To conclude, this game was pretty average given what the Texans are currently working with. It’s a shame that “average” means no touchdowns and multiple turnovers, but all hope might not be lost. Tyrod Taylor is coming back sooner than later, and he should be able to give the team some sort of spark.

STAY STRONG EDDIE:

MIKE BULLOCK:

Between this game and the Buffalo Bills disaster two weeks ago, Houston was outscored 71-3. Now, we all know the tank is on, and David Culley is a placeholder for a lost season.

But 71-3?

There’s a big difference between losing games to get a high draft pick and utterly embarrassing the city of Houston.

Maybe one of the gamers in Cal McNair’s peer group can convince him to sell the team and buy Respawn entertainment or one of the other floundering video game companies. Then someone who understands how to run an NFL franchise can take over the Texans. The only problem with that is the aforementioned gamers are probably all nine year old sand don’t understand that owning an NFL franchise doesn’t make you admirable if you constantly shoot yourself in the foot with a Mastiff shotgun.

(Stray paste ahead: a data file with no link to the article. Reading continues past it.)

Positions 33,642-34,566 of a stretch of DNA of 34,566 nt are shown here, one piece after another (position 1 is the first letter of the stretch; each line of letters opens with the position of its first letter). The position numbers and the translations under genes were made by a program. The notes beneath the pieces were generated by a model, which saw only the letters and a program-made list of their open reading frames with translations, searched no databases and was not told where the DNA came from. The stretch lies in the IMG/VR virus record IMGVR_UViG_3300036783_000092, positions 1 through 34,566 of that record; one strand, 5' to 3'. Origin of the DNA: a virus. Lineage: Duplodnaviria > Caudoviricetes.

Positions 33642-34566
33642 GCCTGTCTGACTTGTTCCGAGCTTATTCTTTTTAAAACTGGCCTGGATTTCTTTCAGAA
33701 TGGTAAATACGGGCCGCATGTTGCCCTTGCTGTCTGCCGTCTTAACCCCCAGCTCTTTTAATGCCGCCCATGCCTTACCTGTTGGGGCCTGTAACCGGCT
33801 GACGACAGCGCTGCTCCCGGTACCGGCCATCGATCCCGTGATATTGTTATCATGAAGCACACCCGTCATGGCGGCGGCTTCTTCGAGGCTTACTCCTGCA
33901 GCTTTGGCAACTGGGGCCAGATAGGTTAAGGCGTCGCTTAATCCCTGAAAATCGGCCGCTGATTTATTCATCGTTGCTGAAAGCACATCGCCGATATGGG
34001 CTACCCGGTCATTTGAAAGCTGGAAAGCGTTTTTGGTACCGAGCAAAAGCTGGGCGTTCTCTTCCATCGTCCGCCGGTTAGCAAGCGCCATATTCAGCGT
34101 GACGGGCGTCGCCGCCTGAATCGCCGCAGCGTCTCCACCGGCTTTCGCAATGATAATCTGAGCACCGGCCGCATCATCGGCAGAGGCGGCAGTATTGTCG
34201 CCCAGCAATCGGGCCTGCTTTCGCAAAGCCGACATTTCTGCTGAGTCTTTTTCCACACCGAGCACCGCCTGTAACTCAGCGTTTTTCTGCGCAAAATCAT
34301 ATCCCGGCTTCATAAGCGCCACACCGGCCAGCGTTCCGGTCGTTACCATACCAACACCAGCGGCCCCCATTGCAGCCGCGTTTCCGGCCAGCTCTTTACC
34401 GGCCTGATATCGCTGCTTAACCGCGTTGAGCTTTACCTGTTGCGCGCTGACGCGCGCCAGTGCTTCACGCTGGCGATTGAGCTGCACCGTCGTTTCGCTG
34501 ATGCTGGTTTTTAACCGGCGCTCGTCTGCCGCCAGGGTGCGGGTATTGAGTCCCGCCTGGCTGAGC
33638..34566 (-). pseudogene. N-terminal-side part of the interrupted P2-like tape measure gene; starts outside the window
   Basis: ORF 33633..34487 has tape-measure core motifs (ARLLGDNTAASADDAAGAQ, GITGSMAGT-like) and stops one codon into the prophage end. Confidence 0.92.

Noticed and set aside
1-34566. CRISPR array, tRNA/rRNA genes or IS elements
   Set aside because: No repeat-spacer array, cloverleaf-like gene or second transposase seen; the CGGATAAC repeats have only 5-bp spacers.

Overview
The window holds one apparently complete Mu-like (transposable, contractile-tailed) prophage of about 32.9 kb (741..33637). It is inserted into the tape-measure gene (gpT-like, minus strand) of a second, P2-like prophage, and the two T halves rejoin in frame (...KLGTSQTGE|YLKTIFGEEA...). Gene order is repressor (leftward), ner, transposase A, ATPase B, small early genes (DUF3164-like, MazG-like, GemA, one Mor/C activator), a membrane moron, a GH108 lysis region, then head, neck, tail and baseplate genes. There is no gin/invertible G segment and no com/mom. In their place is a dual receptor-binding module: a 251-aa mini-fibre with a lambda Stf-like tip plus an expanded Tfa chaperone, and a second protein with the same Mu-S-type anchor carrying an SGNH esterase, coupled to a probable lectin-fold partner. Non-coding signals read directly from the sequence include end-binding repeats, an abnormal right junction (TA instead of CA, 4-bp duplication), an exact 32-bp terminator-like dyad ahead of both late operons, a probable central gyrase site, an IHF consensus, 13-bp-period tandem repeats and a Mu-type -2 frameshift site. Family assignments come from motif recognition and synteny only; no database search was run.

Thankfully, the Jacksonville Jaguars won their game, so that should help Houston inch a little closer to the #1 draft pick. If only the Detroit Lions could actually win a few...

THAT FOOTBALL FEELING: